6. “Good for You”- Selena Gomez feat. A$AP Rocky
Hey look, it’s another former Disney Channel star trying to be all edgy and grown up! With her “Good for You,” the ex-Wizard of Waverly Place tries to put even more distance between herself and her old image. In short, the song is bland, uninspired, and shows Gomez trying too hard to come across as sexy and mature. A$AP Rocky could have saved this song, but his weak performance does the exact opposite.
My Score: 1.5/5
7. “679”- Fetty Wap feat. Remy Boyz
New Jersey rapper Fetty Wap (who, according to Microsoft Word spell check, should be named “Fatty Warp”) has suddenly made his way into the mainstream in the last year or so. This collaboration with Remy Boyz is pretty much standard hip-hop. All the usual tropes are here: autotune, lyrics about drugs, women, and partying, etc. While riddled with clichés, “679” handles them relatively well, employing some simple but effective hooks to keep things from being too stale.
My Score: 2.5/5
8. “Locked Away”- R. City feat. Adam Levine
Like I said earlier, none of the artists I reviewed in my last Top Ten review are on this week’s charts. However, Maroon 5’s Adam Levine does appear in both, although this time he appears as a solo artist, singing the hook for this single from hip-hop/pop duo R. City (the R stands for “Rock,” by the way. I hear you can see seven states from there). The group, composed of two brothers from the U.S. Virgin Islands, is no stranger to chart success. They’ve had a hand in writing such hits as Iyaz’s “Replay” and the Pussycat Dolls’ “When I Grow Up.” For their first appearance on the charts as performers, they deliver a strong single that manages to be both reflective and emotional lyrically while keeping some level of energy and fun. The brothers and Levine mesh together well and create certainly one of the more soulful releases on the charts at the moment.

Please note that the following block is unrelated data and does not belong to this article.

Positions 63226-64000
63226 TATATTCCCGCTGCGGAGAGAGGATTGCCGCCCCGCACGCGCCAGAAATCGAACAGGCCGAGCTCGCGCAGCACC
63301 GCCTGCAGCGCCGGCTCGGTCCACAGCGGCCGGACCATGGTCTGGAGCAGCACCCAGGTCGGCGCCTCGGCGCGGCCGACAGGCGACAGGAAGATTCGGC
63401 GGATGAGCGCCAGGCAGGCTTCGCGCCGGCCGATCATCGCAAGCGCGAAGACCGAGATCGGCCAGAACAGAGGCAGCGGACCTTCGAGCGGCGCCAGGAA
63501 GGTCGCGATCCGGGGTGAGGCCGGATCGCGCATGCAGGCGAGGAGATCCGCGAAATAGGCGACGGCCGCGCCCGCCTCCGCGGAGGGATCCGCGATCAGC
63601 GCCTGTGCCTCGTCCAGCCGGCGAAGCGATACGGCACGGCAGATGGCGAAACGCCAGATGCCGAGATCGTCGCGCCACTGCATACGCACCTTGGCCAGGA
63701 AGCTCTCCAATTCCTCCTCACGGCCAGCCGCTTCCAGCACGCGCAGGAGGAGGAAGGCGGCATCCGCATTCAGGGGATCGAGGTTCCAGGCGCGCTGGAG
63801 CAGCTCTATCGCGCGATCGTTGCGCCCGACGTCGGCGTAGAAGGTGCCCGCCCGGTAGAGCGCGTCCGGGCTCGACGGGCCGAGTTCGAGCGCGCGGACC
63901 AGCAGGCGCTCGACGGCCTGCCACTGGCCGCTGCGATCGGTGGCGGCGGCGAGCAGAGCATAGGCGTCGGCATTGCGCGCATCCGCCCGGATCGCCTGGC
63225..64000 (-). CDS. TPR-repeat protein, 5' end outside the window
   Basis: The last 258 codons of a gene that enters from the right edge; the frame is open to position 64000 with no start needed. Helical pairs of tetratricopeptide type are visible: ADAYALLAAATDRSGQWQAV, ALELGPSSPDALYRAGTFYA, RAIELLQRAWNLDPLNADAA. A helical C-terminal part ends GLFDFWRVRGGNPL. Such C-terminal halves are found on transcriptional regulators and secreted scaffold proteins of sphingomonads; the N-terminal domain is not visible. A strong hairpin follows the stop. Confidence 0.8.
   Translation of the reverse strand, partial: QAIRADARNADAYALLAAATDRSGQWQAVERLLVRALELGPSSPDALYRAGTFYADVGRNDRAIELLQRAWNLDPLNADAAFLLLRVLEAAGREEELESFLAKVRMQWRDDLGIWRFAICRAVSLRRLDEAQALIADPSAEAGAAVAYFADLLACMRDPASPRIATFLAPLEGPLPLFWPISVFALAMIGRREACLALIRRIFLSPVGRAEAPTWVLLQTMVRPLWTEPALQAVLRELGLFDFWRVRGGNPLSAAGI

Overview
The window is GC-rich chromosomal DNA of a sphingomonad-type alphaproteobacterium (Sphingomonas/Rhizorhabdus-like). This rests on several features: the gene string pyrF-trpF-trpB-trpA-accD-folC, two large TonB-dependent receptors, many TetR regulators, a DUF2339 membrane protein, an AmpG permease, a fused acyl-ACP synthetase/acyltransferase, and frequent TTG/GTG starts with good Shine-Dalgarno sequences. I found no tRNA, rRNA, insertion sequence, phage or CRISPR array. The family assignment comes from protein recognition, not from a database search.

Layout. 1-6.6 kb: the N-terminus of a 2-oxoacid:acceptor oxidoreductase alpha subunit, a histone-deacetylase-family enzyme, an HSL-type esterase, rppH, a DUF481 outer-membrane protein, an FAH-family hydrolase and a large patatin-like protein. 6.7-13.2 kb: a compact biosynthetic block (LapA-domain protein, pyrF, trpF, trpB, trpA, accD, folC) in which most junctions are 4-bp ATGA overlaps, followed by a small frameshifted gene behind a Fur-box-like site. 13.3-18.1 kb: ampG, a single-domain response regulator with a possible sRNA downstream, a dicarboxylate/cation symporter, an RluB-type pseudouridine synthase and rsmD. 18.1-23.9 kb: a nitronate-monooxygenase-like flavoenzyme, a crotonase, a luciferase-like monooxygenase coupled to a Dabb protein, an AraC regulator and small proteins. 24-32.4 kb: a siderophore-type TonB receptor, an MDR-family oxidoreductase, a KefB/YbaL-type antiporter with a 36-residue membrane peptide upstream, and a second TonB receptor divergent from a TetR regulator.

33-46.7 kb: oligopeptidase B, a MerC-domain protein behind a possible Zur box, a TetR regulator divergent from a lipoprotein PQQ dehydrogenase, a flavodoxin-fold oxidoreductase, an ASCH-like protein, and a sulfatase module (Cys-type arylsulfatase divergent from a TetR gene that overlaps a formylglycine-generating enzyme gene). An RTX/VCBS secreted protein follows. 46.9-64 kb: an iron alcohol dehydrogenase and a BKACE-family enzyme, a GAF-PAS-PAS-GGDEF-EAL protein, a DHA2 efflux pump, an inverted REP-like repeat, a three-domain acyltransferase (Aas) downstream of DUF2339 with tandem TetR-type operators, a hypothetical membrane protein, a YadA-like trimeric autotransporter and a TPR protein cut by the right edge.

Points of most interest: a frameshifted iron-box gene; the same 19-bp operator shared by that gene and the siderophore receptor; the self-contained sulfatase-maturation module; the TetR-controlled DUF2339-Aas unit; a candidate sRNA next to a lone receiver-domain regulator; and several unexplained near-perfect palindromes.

My Score: 3.5/5
9. “Trap Queen”- Fetty Wap
Fetty Wap is the second artist this week with two entries in the Top Ten. “Trap Queen,” Fetty’s ode to the girlfriend of a drug dealer, helped break him into the mainstream. While the beat is solid and the hook is catchy, the production is so drenched in autotune it’s comical. The song, much like the rest of Fetty Wap’s material, revels in rap music stereotypes. If this were a country song, it would be one about drinking because your wife left you and stole your truck.
My Score: 2/5
10. “Fight Song”- Rachel Platten
The success of “Fight Song” should be used as an example of how to gain publicity for music through television. Every time I hear Platten’s breakthrough single, I see either the trailer for CBS’s new Supergirl series or that commercial with the businesswoman driving her Ford SUV through New York City. In an interview with Idolator, Platten herself admits the song’s appearance in Pretty Little Liars helped catapult the song to success. It makes sense that it’s so prevalent in TV and movies; the song seems made for training montages. It could essentially be an estrogen-infused “Eye of the Tiger” or “Danger Zone” with a powerful vocal from Platten and an instantly memorable chorus.
My Score: 3/5